Bitcoin briefly tops $40,000 as it struggles to recover from brutal sell-off

A customer uses a bitcoin automated teller machine (ATM) in a kiosk Barcelona, Spain, on Tuesday, Feb. 23, 2021.
Angel Garcia | Bloomberg | Getty Images

Bitcoin fluctuated between gains and losses Thursday, as the world’s largest cryptocurrency struggled to recover from a major sell-off during the previous session.

The digital currency initially climbed Thursday morning, trading as high as $40,700 at one point, before slipping down as low as $38,965, according to data from Coin Metrics. It was last up 2.6% at a price of $39,980.

Some of bitcoin’s younger alternatives also attempted a comeback Thursday, with ether up 2.2% at $2,676 and litecoin rising 3% to $209.

It comes after a brutal plunge for cryptocurrency markets. On Wednesday, bitcoin dived 30% to nearly $30,000 at one point, before paring some of those losses later in the session. The entire crypto market lost hundreds of billions of dollars of value in a single day.

The move lower was likely driven by mixed signals from Tesla CEO Elon Musk — who came out as a believer in bitcoin earlier this year — and a regulatory clampdown on the market in China.

On May 12, Musk said his electric car firm had suspended vehicle purchases with bitcoin due to environmental concerns over the cryptocurrency. Bitcoin uses more energy than entire countries like Argentina and Ukraine, according to Cambridge University researchers. This is due the energy-intensive “mining” process which releases new bitcoins into circulation.

Earlier this week, Musk suggested Tesla may have sold his bitcoin holdings, only to later clarify that the firm had “not sold any bitcoin.” On Wednesday, he tweeted the “diamond hands” emoji, implying that the electric vehicle maker would not shed any of its bitcoin.

Also weighing on bitcoin’s price Wednesday was the news that China had banned financial institutions and payment firms from providing cryptocurrency-related services, reiterating its tough stance on digital currencies.

“If you look at the history of bull markets, a correction of this size, between 30-40% of bitcoin price, tends to be part of the bull market,” Alyse Killeen, founder and managing partner of bitcoin-focused venture capital firm Stillmark Capital, told CNBC Wednesday.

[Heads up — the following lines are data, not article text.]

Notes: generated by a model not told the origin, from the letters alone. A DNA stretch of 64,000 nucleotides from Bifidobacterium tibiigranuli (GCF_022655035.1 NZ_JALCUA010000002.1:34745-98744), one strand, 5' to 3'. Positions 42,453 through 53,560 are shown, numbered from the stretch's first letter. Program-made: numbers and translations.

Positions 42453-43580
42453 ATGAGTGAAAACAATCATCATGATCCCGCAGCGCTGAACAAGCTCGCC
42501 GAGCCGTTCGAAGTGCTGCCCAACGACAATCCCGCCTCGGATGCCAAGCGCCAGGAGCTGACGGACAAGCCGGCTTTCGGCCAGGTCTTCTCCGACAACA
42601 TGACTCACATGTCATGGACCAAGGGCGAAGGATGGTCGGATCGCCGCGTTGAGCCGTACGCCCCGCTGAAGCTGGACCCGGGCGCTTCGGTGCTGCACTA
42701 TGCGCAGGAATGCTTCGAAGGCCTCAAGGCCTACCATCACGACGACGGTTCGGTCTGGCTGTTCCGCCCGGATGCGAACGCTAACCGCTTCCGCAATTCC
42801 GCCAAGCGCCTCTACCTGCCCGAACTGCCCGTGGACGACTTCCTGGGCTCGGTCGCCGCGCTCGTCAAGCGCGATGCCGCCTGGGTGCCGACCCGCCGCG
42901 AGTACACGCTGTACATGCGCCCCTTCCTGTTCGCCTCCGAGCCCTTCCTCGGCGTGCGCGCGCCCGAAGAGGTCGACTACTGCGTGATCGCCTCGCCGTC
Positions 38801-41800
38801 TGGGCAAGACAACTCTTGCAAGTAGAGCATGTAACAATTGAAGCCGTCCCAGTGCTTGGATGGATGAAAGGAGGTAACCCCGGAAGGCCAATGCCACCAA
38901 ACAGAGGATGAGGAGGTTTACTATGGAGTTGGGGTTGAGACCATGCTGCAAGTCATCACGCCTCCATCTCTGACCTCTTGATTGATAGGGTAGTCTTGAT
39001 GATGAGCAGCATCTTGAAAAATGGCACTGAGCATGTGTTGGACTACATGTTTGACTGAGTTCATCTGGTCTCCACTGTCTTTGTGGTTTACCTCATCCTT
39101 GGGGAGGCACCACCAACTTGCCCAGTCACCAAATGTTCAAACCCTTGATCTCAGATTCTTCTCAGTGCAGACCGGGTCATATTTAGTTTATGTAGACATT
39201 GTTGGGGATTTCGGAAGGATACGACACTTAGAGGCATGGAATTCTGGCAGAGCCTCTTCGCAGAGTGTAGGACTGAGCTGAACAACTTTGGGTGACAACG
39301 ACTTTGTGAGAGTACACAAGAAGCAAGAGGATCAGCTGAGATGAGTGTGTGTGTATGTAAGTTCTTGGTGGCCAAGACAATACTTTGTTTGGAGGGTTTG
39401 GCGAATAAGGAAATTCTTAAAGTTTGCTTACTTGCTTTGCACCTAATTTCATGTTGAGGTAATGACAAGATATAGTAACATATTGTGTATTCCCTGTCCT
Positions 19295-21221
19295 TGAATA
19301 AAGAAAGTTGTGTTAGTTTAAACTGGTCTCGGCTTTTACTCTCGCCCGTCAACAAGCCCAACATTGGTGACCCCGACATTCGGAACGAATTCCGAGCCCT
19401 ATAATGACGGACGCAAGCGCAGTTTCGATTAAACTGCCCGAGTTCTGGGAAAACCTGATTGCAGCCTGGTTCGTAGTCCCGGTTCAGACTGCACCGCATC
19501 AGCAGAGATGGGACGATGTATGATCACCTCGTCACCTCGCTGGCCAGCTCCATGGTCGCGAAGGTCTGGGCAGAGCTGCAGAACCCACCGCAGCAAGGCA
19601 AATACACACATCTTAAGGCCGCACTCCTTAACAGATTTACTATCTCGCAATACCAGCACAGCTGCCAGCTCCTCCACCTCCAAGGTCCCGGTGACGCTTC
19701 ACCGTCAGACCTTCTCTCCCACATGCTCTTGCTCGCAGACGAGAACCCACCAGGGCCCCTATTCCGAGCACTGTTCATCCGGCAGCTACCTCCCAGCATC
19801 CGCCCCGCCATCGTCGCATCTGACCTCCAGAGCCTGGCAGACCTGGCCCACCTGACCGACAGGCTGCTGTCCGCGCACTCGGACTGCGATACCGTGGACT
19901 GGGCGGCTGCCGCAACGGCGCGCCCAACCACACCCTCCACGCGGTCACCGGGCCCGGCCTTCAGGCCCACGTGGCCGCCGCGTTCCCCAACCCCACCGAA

Institutional investors jumping ship?

Bitcoin investors say the cryptocurrency has become a kind of “digital gold,” providing protection from rising inflation as central banks around the world print money to soften the economic blow of the coronavirus crisis. They say that this has led to increased buying from institutional and corporate investors.

However, in a note to clients this week, analysts at JPMorgan said institutional investors were dumping bitcoin in favor of gold, reversing the trend that’s played out over the last two quarters.

“I did talk to friends in the institutional bitcoin buy and custody space … and what I heard from them is that folks aren’t selling,” Killeen said.

“What you saw was newer buyers were exiting and long-term holders were accumulating or ‘hodling,‘ and that’s what we have historically seen at these more significant drawdowns in bull markets,” she added.

Meanwhile, there have been various signs of froth in crypto market lately. Dogecoin, a meme-inspired digital currency, saw a stunning rally earlier this year, propelled by supportive comments from Musk and other celebrities like Mark Cuban and Gene Simmons.

Crypto skeptics would argue that all digital assets are in a speculative bubble. In a closely-watched fund manager survey, Bank of America found “long bitcoin” was the most crowded trade. According to the firm, 75% of fund managers said the cryptocurrency was in bubble territory.